This was the moment when the younger son finally took personal responsibility for his actions! He admitted his guilt, and he resolved to do something about the terrible situation that he had gotten himself into.

If he had never done this—if he had never looked into his own heart and faced the reality of his own sinfulness—he probably would have spent the rest of his life in that smelly pig sty, blaming everything and everyone else, including his father:

“It’s my dad’s fault. He never should have given me that money. He should have known I was too young and couldn’t handle it. He should have said, ‘No’! Good fathers say ‘No’ to their children out of love, don’t they? Well, why didn’t my father say that to me? It’s because he’s irresponsible. He’s negligent. He doesn’t care!”

And let me tell you, if he had lived in modern-day America, this boy would probably have found a greedy lawyer somewhere who would have helped him sue his dad! And the scary thing is, in some courtrooms in this country he would have won! He would have won big!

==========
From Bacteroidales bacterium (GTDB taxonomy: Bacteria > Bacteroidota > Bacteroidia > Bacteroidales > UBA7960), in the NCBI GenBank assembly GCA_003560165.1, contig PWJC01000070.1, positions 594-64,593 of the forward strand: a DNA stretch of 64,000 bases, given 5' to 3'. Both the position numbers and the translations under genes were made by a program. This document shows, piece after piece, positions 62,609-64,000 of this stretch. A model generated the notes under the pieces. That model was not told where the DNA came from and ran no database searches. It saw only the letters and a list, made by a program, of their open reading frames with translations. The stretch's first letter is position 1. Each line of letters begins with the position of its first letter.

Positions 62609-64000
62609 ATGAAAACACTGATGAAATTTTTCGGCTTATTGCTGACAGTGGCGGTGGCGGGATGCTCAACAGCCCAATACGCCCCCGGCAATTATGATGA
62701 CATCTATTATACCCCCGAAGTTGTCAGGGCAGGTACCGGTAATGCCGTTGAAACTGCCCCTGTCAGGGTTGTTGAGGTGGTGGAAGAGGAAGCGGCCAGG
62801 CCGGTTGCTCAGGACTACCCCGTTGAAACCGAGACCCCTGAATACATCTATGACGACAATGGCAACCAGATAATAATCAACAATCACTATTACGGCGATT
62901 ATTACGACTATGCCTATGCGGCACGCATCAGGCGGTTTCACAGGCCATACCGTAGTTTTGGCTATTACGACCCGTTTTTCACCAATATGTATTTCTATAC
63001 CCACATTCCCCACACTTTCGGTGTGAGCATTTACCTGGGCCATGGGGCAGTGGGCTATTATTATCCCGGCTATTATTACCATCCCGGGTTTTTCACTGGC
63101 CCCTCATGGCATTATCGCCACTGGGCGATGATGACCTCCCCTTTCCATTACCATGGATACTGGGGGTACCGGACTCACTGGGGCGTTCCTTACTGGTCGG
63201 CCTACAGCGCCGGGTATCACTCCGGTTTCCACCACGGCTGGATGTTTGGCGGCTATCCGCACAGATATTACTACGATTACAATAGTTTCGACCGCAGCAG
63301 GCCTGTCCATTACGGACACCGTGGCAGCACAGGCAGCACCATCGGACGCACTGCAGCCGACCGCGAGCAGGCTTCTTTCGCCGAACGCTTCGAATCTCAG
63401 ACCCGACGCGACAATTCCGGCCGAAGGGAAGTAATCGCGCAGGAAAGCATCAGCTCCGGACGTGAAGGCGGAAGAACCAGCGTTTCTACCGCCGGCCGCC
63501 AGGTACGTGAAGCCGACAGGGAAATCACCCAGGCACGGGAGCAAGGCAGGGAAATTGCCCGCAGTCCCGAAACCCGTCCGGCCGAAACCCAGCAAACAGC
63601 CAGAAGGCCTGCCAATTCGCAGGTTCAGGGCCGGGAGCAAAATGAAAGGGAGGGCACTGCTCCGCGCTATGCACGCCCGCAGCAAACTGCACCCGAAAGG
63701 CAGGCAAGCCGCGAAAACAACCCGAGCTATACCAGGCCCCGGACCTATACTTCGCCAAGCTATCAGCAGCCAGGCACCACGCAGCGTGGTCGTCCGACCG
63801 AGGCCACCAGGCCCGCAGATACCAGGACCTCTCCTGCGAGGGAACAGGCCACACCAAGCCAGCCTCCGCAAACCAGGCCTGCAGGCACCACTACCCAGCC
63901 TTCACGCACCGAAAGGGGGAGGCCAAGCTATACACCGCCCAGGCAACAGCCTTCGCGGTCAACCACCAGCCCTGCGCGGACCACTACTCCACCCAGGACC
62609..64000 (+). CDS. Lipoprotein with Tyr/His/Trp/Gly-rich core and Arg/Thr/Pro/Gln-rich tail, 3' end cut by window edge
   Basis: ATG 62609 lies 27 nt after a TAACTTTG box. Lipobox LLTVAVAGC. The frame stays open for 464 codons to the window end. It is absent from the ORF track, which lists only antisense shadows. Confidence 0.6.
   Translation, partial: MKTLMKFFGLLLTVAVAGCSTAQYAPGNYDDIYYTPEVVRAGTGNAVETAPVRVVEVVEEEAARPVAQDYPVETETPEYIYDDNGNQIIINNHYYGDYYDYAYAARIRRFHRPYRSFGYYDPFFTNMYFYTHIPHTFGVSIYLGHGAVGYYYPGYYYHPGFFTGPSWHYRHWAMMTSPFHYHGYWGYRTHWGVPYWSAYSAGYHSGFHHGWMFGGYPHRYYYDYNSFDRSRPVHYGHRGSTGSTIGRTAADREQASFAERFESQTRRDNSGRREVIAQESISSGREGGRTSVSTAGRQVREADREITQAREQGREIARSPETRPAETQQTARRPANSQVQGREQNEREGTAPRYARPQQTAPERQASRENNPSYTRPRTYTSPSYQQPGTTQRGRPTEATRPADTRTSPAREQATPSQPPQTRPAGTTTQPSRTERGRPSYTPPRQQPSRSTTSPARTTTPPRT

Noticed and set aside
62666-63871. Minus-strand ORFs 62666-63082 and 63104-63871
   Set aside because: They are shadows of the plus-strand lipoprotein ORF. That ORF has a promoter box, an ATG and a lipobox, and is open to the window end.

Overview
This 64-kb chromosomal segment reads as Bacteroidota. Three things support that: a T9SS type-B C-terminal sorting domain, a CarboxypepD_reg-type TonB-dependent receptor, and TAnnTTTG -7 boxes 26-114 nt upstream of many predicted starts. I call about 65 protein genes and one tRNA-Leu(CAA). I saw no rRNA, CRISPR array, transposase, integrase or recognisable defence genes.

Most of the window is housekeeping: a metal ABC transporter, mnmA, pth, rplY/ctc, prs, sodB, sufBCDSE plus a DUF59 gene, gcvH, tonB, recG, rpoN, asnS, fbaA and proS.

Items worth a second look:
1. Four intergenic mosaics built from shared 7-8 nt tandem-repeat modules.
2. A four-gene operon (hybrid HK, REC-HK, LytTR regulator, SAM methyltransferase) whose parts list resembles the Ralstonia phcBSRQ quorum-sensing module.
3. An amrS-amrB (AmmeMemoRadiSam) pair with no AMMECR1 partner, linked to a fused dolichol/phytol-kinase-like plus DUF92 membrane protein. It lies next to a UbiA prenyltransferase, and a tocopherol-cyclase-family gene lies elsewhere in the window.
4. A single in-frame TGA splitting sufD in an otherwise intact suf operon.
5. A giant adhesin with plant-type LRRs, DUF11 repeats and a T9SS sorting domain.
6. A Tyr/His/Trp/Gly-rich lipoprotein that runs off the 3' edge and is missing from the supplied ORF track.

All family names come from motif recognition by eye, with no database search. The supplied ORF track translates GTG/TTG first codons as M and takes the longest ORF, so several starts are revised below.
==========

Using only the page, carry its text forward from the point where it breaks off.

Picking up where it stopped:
To his credit, the prodigal son resisted the temptation to point fingers elsewhere: he didn’t blame daddy; he didn’t blame his big brother back home; he didn’t blame bad luck or the weak economy! He blamed himself!

When things go wrong in your life, what do you normally do? How do you tend to respond in those situations?

Husbands, when you have disagreement with your wife, is it always (or almost always) her fault? I could ask the same question of you wives with respect to your husbands.

When you young people have a conflict with your parents, or with your brothers and sisters, or with your teachers, is it always “their fault?”

When your boss drives you crazy at work, is it always “his” problem?